There will be no weekly PLAT meeting tomorrow, as I am out of town. Round Two of the competition will proceed with today's MSFT data as scheduled.


    Round One of the competition has completed, and we have our winners:

  • RED POOL QUALIFIERS: Luss, Feng (UT), Mahesh.
  • BLUE POOL QUALIFIERS: Skolnick, Yu (UT), Morgovsky.

    Client Chi had third-place earnings in the Red Pool, but was disqualified for its third share position limit violation in five days. I might have forgiven this had the gap between clients Chi and Mahesh not been so close.

    Congratulations to the Round Two qualifiers.

    As described previously, the six clients above will now advance to Round Two, facing off in a single pool over a five-day trading period to determine the two finalists to meet in Round Three. Round Two will begin TOMORROW (Mar 5). We will skip today's MSFT data to permit Round Two qualifiers to update their executables and shell scripts (see below for instructions).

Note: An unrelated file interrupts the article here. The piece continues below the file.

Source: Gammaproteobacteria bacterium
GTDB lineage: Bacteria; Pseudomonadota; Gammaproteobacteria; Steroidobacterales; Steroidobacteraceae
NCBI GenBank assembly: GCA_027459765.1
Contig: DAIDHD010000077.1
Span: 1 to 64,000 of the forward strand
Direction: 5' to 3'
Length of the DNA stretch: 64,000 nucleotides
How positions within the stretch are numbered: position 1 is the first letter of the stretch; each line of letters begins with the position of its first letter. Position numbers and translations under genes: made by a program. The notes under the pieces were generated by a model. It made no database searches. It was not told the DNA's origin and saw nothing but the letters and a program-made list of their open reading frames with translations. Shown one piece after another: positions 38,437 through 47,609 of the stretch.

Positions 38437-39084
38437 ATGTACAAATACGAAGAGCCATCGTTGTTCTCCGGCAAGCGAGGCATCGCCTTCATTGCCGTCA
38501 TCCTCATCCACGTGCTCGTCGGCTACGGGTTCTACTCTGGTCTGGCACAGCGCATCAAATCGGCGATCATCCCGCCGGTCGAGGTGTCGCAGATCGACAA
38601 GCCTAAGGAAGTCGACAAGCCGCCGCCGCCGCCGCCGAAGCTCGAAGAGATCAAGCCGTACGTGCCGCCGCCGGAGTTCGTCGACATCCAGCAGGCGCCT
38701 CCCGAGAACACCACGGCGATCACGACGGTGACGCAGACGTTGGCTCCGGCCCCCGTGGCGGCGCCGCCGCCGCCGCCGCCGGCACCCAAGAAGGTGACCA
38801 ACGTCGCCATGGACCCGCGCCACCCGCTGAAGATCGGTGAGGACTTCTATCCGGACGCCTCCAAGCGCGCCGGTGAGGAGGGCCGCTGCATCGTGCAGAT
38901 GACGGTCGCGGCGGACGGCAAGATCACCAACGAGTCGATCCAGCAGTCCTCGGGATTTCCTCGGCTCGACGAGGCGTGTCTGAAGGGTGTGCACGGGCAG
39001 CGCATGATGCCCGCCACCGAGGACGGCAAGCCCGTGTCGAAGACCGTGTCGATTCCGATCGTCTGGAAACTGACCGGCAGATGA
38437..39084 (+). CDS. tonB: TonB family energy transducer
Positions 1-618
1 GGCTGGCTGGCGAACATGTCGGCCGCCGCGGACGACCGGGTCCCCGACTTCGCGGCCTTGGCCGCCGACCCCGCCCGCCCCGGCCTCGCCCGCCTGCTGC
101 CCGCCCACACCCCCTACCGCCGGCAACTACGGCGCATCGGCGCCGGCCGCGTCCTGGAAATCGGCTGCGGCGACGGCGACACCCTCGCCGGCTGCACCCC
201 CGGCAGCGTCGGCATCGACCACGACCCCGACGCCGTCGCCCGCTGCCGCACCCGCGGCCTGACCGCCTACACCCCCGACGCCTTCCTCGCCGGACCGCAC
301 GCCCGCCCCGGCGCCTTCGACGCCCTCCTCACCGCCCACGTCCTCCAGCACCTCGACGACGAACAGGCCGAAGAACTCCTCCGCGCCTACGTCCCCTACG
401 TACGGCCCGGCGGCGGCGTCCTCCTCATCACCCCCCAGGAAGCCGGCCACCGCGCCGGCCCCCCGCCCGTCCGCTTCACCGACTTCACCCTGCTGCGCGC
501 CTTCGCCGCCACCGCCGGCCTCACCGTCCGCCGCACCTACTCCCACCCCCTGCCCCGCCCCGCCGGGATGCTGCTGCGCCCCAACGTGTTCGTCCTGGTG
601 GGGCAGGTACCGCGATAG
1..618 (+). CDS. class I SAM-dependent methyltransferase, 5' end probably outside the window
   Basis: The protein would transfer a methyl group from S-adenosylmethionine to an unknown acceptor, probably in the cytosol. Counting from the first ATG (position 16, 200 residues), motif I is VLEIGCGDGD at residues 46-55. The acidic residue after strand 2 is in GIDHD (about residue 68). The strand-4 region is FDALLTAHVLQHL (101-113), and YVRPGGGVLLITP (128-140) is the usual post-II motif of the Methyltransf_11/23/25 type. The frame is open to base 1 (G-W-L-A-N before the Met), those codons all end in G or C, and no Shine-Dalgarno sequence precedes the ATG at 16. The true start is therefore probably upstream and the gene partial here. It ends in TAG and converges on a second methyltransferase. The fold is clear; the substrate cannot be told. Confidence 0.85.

Detailed Round One results:

  • Spreadsheet of final Round One client profit/losses for the five days, including final rankings
  • Client plots:
    Feb 24 (Day One)
    Feb 26 (Day Two)
    Feb 27 (Day Three)
    Feb 28 (Day Four)
    Mar 3 (Day Five)

    ROUND TWO QUALIFIERS: You are permitted, at your own risk, to update your executables and the one-line script command invoking your client. (I advise you not to forget that your current executable got you this far.) You have only until MIDNIGHT TONIGHT (Weds) to do this. As before, you should copy client.lastname, script.lastname, and any other files needed, to the writable directory /pxs/clients-exec on gradient (do NOT copy to the source directory). As always, don't forget to set the permissions properly. If you decide to update your client and/or script, you might want to send me mail so I know. Teams for which there is no new client or script will automatically have their Round One submission used; there will be no modifications allowed after midnight tonight until the competion of Round Two.